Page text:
More info here, Oatmeal: How and Why to Cook Oatmeal Every Day.

  • Will the Recipe Work Without Steel-Cut Oats? Yes! The cooked oatmeal will be smoother and less rustic without nubbly bits of oats. But it will still be perhaps the best bowl of oatmeal you've eaten in a long while ...

  • Does the Recipe Work with Non-Dairy Milks? Maybe. To my taste, non-dairy milks just don't produce a tasty oatmeal. But for anyone who already likes a certain almond, coconut, oat or other milk, it sure seems like plant-based milks should work fine, so maybe it's just me who's not used to their taste. Maybe a reader will give one a try and report back?

  • How Long Does It Take for Creamy Oatmeal to Cook? It takes just a couple of minutes to measure the oats, liquids and salt into a pot on the stove, then about 25 minutes for the oats to plump up and the steel-cut oats to turn tender.
    During this time, watch and adjust the temperature and stir every four to five minutes, especially near the end as the mixture thickens. You don't want the milk to scorch or the oatmeal to stick, regular stirring makes all the difference.
    I often use this morning time to make the coffee, feed the dog, empty the dishwasher, all those morning chores that keep me close and not too distracted. If I sit down to read the paper or journal, oops, the time gets away from me. Alexa can help! Just repeat, "Alexa, set the oatmeal timer for 5 minutes" for regular reminders.
How to Transform Your Morning Oatmeal with Creamy Oatmeal ♥, half steel-cut oats and half old-fashioned rolled oats cooked in part milk, part water. Great texture. Great for meal prep. Weight Watchers Friendly.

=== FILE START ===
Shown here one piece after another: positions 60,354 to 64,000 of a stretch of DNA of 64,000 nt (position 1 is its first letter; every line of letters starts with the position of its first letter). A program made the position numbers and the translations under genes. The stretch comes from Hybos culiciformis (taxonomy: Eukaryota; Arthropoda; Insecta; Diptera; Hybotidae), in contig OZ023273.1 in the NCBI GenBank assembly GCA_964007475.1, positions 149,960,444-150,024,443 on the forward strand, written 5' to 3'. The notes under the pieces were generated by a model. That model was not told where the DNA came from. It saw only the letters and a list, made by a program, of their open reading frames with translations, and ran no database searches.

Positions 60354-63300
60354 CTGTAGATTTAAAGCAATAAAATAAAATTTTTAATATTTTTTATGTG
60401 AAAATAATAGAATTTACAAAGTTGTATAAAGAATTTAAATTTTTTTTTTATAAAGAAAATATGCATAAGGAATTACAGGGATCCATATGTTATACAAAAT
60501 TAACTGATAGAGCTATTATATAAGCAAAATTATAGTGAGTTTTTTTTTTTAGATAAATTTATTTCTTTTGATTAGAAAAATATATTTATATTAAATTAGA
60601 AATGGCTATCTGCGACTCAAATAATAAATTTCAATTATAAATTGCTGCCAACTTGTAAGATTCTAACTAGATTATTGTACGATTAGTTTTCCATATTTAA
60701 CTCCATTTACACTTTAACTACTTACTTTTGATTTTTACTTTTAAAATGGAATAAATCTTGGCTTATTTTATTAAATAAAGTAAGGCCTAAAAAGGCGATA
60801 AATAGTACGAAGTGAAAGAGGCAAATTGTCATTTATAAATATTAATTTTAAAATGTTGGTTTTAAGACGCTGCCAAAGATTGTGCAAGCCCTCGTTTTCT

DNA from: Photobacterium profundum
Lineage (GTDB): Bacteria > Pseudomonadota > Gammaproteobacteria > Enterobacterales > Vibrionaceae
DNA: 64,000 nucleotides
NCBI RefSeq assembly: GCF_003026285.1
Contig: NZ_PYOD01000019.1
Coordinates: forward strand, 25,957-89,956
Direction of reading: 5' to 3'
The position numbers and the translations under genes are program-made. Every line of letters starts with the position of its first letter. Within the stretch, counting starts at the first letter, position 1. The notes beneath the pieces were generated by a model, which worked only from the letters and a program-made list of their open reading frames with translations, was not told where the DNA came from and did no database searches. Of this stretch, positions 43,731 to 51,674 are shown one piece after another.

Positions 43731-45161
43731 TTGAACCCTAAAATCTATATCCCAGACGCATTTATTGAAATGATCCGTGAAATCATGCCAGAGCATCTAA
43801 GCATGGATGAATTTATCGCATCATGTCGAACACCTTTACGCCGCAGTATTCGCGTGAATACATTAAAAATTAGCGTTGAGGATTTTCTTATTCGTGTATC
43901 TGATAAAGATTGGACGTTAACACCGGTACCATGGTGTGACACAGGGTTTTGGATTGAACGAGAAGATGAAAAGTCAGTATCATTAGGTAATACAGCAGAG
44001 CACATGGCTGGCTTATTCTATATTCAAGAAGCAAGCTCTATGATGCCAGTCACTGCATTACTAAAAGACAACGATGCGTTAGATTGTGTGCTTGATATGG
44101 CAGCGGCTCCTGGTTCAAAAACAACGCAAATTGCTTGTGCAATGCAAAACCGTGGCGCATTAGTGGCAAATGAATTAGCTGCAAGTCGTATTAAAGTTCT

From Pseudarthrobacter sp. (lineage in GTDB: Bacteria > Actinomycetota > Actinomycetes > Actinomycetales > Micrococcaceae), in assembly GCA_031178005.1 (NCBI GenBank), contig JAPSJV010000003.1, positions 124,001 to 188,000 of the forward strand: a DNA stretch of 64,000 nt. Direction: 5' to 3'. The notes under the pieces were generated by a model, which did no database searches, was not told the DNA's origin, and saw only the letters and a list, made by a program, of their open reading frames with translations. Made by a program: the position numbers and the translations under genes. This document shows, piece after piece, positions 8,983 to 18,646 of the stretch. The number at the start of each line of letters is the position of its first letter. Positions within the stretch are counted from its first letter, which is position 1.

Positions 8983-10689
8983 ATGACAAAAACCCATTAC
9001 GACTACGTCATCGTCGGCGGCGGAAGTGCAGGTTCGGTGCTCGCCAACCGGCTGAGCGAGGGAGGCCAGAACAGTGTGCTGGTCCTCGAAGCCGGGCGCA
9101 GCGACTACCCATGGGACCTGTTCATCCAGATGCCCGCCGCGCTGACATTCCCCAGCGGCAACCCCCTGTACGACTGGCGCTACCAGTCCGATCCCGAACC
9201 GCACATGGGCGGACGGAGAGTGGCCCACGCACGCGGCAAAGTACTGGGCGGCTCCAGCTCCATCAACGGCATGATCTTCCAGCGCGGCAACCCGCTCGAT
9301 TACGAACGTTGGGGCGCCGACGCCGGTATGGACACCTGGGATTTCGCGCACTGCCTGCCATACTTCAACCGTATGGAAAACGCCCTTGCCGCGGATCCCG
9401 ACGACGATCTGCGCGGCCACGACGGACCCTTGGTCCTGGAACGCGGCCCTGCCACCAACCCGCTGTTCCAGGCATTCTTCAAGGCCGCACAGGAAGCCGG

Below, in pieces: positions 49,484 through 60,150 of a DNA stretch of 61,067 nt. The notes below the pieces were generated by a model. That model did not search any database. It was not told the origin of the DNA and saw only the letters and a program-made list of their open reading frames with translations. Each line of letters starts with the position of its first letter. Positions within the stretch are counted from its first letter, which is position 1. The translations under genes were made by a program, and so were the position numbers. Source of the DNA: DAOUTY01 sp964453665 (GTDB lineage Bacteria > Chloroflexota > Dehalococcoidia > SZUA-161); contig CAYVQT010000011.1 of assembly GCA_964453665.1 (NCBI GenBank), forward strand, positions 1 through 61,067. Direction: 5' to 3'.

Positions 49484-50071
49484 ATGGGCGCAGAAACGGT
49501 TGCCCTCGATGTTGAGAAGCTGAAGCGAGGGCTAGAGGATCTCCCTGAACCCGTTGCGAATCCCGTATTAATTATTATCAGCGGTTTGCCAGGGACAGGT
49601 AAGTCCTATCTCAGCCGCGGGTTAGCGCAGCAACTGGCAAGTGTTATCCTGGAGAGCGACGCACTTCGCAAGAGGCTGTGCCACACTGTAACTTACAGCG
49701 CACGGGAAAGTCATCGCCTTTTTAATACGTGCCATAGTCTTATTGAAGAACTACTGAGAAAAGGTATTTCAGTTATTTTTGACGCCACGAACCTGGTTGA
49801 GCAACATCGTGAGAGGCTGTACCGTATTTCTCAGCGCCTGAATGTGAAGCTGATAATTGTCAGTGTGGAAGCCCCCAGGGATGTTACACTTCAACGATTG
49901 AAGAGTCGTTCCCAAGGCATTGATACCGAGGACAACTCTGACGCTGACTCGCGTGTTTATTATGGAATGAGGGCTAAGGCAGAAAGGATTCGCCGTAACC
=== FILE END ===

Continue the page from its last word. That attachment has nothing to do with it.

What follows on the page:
Morning Oatmeal: Make It Savory!

Breakfast oatmeal doesn't have to be sweet, it really doesn't. Especially in the summer, we like to sautée a few vegetables and put an egg on top.

Dreamy good, that soft yolk streaming into the creamy oatmeal.

How to Transform Your Morning Oatmeal with Creamy Oatmeal ♥, half steel-cut oats and half old-fashioned rolled oats cooked in part milk, part water. Great texture. Great for meal prep. Weight Watchers Friendly.

But Morning Oatmeal + Seasonal Fruit? Heaven

Even just a touch of fresh fruit tastes like a real indulgence on Creamy Oatmeal.

To die and go to heaven? Sprinkle on a few Maple-Glazed Pecans, crisp nuts with a lick of sweetness.

And In the Fall? Pumpkin, Of Course.

Every year, we fall back in love with Creamy Pumpkin Oatmeal. I think you might too!

Bookmark! PIN! Share!

How do you save and share favorite recipes? recipes that fit your personal cooking style? a particular recipe your mom or daughter or best friend would just love? If waking up to healthy homemade oatmeal hits the mark, go ahead, save and share! I'd be honored ...

How to Transform Your Morning Oatmeal ♥, half steel-cut oats and half old-fashioned rolled oats cooked in part milk, part water. Great texture. Great for meal prep. Weight Watchers Friendly.